Uber and Lyft are organizing and pushing back against a California law that takes effect on Jan. 1 and would force them to classify their drivers as employees rather than independent contractors, a move that would compel the companies to provide things like a minimum wage and health benefits, according to a report by The Wall Street Journal.
The law created a test that a company has to pass to figure out whether workers can be classified as contractors or not. The state government can sue companies that aren’t compliant, and the legislator who wrote the law is encouraging cities to file lawsuits on Jan. 1.
Uber and Lyft have formed a coalition to get signatures and “fix” the legislation. The companies argue that they provide technology that links drivers and riders, and therefore aren’t subject to the law.
The coalition has amassed about $100 million to run a campaign to exempt them from the law. The also want to revisit the issue with legislators.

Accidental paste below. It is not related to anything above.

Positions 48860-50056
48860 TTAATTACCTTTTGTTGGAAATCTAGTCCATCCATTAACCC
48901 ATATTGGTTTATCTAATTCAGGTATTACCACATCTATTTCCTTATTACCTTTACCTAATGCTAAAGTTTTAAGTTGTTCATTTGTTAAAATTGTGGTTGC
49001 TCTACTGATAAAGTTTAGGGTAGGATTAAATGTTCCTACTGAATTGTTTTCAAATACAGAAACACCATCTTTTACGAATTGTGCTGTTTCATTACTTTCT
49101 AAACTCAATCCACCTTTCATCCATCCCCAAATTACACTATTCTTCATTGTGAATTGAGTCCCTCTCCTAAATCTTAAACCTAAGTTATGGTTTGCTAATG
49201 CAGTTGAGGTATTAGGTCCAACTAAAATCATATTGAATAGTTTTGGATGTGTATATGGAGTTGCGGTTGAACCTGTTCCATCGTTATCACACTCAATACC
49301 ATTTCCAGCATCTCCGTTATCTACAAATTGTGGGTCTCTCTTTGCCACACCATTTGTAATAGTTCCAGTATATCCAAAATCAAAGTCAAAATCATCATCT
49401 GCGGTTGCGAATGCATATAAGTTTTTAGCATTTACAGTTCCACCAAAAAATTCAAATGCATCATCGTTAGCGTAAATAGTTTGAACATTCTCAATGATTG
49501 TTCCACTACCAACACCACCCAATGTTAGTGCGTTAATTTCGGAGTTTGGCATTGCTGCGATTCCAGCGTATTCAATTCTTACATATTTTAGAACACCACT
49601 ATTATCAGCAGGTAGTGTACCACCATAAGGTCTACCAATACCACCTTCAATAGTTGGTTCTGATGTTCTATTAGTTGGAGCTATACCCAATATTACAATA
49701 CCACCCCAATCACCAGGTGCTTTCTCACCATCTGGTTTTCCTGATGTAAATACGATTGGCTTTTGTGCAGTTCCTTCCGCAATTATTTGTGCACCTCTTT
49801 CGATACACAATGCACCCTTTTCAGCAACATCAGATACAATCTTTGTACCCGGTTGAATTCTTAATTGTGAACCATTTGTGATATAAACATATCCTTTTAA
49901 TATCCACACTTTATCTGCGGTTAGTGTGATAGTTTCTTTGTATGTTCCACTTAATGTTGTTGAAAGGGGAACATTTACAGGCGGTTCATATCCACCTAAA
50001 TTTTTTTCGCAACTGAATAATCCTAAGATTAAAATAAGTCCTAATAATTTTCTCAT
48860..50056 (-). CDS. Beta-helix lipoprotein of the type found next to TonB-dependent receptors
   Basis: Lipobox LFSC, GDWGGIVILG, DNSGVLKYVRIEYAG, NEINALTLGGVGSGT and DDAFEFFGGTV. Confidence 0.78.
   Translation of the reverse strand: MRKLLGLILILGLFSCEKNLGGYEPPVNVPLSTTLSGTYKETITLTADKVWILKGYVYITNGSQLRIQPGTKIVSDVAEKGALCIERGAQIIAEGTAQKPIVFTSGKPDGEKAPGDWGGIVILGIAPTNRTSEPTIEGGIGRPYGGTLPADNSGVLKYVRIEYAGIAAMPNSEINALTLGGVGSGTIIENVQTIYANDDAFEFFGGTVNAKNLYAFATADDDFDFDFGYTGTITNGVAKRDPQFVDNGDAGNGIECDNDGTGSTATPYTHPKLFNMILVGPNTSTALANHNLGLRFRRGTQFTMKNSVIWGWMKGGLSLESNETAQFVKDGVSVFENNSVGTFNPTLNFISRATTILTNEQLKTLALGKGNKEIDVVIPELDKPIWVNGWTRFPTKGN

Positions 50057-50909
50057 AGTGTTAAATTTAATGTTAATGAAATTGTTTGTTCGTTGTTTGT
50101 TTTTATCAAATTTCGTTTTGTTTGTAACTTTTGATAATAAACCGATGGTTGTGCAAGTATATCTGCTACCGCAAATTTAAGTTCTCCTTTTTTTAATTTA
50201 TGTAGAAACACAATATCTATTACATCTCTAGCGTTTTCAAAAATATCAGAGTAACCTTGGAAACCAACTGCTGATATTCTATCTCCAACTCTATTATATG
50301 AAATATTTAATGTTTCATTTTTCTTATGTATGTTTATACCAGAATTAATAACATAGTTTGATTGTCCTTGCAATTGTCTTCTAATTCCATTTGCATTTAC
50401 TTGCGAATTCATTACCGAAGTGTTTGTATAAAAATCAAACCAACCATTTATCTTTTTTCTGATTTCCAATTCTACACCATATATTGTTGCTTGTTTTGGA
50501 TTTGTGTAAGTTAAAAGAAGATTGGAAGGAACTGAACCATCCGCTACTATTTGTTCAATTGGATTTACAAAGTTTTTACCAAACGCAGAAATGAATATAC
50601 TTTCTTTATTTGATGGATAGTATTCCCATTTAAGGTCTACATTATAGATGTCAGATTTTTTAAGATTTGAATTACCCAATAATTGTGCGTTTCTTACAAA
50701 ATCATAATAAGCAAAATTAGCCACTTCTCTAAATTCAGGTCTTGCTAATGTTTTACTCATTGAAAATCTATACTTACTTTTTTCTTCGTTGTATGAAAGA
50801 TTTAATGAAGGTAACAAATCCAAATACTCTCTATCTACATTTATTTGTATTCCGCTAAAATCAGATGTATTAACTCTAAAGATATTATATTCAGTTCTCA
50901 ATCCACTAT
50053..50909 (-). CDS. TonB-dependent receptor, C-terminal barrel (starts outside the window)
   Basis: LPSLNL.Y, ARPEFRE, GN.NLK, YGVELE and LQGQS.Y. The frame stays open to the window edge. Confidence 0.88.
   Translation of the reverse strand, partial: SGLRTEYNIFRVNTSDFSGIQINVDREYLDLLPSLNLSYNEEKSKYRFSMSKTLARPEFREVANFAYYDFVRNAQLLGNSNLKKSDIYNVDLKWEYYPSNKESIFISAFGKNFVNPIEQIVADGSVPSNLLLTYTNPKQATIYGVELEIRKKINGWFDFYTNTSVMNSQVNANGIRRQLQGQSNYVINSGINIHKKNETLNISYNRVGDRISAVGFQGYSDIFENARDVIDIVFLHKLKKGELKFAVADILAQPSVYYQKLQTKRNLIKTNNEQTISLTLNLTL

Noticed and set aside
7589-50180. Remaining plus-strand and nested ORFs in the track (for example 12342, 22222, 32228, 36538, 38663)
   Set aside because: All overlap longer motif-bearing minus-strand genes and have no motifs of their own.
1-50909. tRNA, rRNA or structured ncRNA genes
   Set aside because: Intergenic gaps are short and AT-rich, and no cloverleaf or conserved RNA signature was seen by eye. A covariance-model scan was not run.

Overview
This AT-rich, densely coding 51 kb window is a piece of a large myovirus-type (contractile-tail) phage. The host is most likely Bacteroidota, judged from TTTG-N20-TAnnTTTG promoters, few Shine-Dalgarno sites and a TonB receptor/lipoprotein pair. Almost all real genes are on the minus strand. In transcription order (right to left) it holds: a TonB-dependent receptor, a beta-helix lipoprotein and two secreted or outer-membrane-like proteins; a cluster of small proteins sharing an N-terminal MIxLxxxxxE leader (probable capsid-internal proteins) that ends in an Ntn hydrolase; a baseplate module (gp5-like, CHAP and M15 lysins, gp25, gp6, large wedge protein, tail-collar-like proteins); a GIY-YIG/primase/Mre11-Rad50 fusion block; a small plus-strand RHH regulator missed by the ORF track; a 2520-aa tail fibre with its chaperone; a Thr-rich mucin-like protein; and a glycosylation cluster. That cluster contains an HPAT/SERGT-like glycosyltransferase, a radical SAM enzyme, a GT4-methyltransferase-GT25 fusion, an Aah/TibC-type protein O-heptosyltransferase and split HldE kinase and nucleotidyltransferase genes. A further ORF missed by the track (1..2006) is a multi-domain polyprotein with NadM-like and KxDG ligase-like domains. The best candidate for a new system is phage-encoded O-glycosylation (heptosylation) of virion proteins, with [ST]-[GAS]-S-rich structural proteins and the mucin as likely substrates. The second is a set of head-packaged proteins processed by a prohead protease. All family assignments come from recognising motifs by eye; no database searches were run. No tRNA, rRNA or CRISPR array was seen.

San Francisco City Attorney Dennis Herrera said that it’s important workers get treated fairly.
“We have a track record of taking on such cases, whether it’s making sure workers receive proper health care or are paid what they’ve earned,” he said.
The companies need over 623,000 signatures to get a measure on the ballot. Stacey Wells, a spokeswoman for the coalition, said the signature collection will begin in January, and that the coalition will do “whatever it takes to mount a full-scale ballot campaign that is successful in November, including advertising and whatever you might typically see from a campaign.”
The proposed measure is called the Protect App-Based Drivers and Services Act.
Uber and Lyft say that reclassifying workers would mean that they would have to severely change the way they do business.
Uber said that as a result of the new law it “would likely hire far fewer drivers than we currently support, and we’d likely have to require a minimum number of hours per week.”